Science, medical, and technology are three industries in a fluid state of intersection. Increasingly, the tech industry is bringing science and medicine into the home. By way of science-fiction novels, there may be a world in the future where doctors live to invent and humans treat themselves with the push of a button or audio command. While the technological revolution hasn’t achieved such great heights as of yet, there are advancements being made. Some are significant. Tried and proven true, these kinds of treatments and opportunities provide great promise. Others are concerning. Though the technology is real and the application is manageable, the results are questionable and even dangerous.
One such technology is tDCS, or transcranial direct current stimulation. The use of transcranial current stimulation is finding acclaim in the addiction treatment and mental health fields. Addiction and certain mental illness cause cognitive impairments over time. Rewiring the brain through harmful chemicals, or natural chemical imbalance, addiction and mental illness create deficits in the executive functions of cognition. For the treatment industry, using such a technology makes sense. Psychotherapeutic practices necessitate full cognitive presence. Without the ability to create knowledge out of information input, the important lessons and revelations discovered in processing groups cannot be processed.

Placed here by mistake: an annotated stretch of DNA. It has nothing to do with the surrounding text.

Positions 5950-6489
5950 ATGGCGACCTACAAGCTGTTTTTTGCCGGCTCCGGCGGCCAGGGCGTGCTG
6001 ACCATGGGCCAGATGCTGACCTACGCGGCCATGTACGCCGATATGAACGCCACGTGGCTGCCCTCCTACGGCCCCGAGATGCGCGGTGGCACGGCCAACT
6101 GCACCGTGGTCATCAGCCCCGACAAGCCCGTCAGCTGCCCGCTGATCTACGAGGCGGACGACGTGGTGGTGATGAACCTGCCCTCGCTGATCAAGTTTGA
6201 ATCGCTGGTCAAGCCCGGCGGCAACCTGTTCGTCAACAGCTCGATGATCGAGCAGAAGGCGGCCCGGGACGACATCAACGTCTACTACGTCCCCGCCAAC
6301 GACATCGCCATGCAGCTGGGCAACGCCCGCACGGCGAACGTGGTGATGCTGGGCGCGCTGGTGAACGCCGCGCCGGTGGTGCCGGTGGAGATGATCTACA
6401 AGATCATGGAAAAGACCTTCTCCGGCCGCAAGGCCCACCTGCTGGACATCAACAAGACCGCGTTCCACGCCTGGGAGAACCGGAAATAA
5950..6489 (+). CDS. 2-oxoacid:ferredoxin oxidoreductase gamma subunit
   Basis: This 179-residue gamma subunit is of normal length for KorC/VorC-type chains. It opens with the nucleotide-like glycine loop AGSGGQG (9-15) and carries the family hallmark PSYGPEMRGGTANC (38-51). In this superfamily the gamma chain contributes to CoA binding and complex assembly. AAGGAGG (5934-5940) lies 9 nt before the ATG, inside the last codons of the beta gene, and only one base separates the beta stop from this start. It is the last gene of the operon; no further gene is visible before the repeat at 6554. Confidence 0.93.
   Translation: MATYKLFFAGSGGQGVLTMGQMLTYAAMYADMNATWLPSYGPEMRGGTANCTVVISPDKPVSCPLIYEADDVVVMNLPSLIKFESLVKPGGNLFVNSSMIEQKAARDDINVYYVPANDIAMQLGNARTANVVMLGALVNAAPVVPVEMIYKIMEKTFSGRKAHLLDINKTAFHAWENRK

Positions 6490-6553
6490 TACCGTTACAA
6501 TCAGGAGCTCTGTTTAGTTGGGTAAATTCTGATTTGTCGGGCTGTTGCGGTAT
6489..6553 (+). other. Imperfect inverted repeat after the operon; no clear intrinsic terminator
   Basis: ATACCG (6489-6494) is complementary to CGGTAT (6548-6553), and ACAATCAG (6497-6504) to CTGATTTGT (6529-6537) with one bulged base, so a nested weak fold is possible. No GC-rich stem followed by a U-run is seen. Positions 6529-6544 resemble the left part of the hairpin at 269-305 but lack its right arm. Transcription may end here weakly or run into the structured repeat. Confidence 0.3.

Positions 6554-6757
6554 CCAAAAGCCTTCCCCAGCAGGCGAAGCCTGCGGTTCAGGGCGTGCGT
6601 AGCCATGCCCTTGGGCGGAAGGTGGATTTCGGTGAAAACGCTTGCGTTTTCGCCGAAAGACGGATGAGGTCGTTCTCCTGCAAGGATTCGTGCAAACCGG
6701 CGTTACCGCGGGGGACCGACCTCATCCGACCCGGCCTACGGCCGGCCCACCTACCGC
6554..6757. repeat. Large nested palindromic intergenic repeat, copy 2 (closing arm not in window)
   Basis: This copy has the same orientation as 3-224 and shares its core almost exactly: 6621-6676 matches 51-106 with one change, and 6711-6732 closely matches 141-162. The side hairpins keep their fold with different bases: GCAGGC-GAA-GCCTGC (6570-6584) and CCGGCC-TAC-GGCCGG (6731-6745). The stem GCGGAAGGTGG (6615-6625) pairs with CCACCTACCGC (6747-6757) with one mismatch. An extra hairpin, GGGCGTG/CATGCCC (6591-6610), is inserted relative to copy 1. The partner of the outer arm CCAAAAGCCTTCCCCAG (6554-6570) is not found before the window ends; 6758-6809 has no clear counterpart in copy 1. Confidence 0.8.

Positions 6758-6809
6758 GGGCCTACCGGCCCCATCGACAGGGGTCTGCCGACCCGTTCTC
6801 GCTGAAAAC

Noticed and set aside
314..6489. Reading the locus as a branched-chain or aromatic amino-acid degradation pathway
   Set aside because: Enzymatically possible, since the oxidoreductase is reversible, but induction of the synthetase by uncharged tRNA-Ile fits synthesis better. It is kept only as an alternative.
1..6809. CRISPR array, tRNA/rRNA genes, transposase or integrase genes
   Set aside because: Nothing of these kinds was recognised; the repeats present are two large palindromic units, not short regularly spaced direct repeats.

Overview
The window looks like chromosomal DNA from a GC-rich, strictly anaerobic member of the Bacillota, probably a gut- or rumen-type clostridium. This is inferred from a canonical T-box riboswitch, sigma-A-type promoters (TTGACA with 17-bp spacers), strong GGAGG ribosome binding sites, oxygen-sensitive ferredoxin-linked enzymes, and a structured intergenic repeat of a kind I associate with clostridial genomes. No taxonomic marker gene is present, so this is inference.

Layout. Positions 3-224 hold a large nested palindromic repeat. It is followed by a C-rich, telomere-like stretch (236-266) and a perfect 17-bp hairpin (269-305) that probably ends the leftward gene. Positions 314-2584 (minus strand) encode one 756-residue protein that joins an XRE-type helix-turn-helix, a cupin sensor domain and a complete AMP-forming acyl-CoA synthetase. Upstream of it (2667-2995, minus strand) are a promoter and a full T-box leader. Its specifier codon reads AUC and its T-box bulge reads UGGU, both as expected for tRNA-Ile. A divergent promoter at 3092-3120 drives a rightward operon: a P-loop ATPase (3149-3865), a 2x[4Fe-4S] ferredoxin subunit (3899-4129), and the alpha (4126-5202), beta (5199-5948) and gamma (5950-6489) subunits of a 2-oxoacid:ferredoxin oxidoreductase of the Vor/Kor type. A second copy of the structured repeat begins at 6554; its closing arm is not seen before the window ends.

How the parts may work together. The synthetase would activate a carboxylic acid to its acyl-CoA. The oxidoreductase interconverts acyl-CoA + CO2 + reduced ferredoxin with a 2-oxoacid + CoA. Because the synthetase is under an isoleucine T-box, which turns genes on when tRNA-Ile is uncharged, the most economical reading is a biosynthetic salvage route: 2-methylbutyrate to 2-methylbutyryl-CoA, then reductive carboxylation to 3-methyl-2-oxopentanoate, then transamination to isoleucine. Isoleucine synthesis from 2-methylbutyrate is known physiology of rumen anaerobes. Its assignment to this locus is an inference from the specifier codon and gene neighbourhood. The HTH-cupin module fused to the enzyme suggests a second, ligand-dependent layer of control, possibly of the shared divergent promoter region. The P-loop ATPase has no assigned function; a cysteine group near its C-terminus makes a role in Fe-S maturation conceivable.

Cognitive development is not only to the benefit of those in treatment centers. Major tech companies are marketing cognitive programs and algorithms, in other words, tech that thinks for itself. In an ongoing trend of enhanced performance, everyday people are interested in the potential of cognitive improvements. Medicalxpress.com illustrates that the tDCS is a device “made up of a band that wraps around one’s head with electrodes placed at specific scalp locations to target specific brain regions which transmit varying levels of electrical current to the brain to achieve the desired result.” Those results can include relaxation, energy, focus, and creativity.
Problematically, the appearance of a scientifically used device in the home leads users to believe that the same scientifically achieved results can appear as well. At the top of a list drafted by researchers of reasons why these devices shouldn’t be used at home is uncertainty. They are uncertain that the stimulations affect only the targeted area. How they affect other areas and to what result is unknown.
Neuroscience and cognitive enhancement are not yet DIY projects for the at home tech-lover. The brain remains a remarkably sensitive subject, the slightest alteration of which can lead to disabling ripple effects. Thankfully, an increasing amount of addiction and mental health treatment providers are offering clinically lead treatments based in neuroscience.
Aurora Recovery Centers offers comprehensive tools for treating addiction and mental health. For more information on our dual-diagnosis programs call 1844-415-STOP today.